6 Tips for Avoiding Poor Management Decisions

Start with a quantitative score for various options

man thinking with fingers pointing in all directions
New mistakes are something to learn from, but old mistakes can be avoided. Getty Images
Headshot of Shelly Palmer

You should never get mad at yourself for making new mistakes. It’s how we learn. But if you find yourself making too many old mistakes, here are six tips that will help you improve the quality of your decision-making.

A decision matrix

When I need to make complex business decisions, I find it helpful to use a decision matrix—which is a fancy name for a table you can use to evaluate a set of options against a set of specific criteria. The goal is to develop a quantitative score for various options that will help you structure your thoughts. You can download a free Excel template here. Armed with your quantitative scoring tools, here are six tips for avoiding poor management decisions.

1. Tell your team what you are trying to accomplish, not how to accomplish it.

Generally speaking, unless you are an expert in the field and you know exactly what you want and why you want it, you should resist the temptation to tell a vendor (or a direct report who is schooled in the art) what you want them to do. Outcomes will almost always be better if you tell them what you are trying to accomplish, and then ask them what they suggest and why. Hire the best and let them work.

2. Seek out diverse opinions. Avoid echo chambers, sycophants and yes people.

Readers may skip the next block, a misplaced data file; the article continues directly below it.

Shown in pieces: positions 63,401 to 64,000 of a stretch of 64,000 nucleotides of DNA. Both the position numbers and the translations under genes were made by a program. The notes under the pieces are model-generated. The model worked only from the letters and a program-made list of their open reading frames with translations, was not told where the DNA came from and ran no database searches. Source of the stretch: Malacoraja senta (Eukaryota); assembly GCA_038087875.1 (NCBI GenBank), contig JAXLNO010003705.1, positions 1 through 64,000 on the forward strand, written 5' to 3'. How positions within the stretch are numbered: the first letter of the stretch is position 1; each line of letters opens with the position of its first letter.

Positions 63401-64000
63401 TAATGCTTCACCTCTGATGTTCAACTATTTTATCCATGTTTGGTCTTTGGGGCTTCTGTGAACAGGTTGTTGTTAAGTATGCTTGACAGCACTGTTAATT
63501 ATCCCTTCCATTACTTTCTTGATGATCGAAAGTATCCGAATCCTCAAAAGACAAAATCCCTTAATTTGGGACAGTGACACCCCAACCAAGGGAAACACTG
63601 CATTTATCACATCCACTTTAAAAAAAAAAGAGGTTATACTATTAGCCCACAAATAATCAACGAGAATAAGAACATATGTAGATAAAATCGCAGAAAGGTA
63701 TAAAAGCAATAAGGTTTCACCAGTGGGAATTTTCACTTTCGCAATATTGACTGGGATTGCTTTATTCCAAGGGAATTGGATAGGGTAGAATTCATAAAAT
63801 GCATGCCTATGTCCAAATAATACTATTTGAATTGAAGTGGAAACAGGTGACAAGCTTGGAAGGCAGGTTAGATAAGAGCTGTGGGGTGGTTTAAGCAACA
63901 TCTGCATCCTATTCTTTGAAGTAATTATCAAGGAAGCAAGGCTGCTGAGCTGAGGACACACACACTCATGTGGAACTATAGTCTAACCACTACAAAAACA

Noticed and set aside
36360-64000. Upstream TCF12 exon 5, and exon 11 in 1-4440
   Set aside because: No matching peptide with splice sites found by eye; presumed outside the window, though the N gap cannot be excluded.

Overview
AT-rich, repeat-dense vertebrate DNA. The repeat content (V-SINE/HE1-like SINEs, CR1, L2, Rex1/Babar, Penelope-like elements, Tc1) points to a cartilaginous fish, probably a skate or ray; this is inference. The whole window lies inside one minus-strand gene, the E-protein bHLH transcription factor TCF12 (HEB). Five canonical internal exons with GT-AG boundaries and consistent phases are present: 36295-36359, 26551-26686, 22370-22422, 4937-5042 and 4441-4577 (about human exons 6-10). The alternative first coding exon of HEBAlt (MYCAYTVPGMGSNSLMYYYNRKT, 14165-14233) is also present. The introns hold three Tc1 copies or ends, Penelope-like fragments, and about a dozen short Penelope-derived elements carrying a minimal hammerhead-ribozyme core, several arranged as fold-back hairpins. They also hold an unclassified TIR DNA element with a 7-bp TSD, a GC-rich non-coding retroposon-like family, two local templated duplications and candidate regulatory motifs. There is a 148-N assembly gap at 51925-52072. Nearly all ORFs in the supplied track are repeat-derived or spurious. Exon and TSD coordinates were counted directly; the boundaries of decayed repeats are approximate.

If you want to make good decisions, you need to hear diverse points of view. Young people think differently than older people, they have a different relationship with their technology and they solve problems differently. People from different backgrounds bring a richness of thought to every decision-making process. The worst thing you can do is get stuck in a filter bubble or an echo chamber where only your ideas are considered and only one approach to a decision is analyzed. Diversity rules. Sycophants and yes people need to go.

3. Gather as much data as you can and take the time to consider it.

There is more information available than ever—but information is not knowledge. You need to gather as much data as possible and then analyze it. When making evidence-based decisions, be aware of how easy it is to make careless errors. Here’s an example courtesy of Daniel Kahneman and Amos Tversky: “A bat and a ball cost $1.10 in total. The bat costs $1.00 more than the ball. How much does the ball cost?” About half the people who quickly answer this question say, 10 cents. If you think about it for just an extra second, that’s clearly not the right answer—so take some time to carefully consider the data you’ve gathered.

4. Recognize your biases, and be empathetic.

The most successful CEOs are all unique individuals with unique management styles, but the vast majority of them share a special quality: empathy. They have the ability to put themselves in other people’s shoes and intrinsically know how others are likely to feel after a decision is made. They also understand that they (themselves) have a biased world view. To avoid making poor decisions, imagine yourself on the other side of the table. How would you feel? How would you react? This is one of the most helpful thought experiments you can conduct before you make an important decision.

5. Identify alternatives. What happens if you don’t do this?

What will happen if we do this? What will happen if we don’t? One of the best ways to identify alternatives is to imagine that it is five years later. Your decision led to a failure. Why? Then turn it around. Your decision led to success. Why? Argue both sides. State the obvious. Sometimes, the answers are not as obvious as they should be, and this simple technique will also help you understand what other information you need to make a better decision.

@shellypalmer Shelly Palmer is CEO of The Palmer Group, a strategic advisory, technology solutions and business development practice focused at the nexus of media and marketing with a special emphasis on machine learning and data-driven decision-making.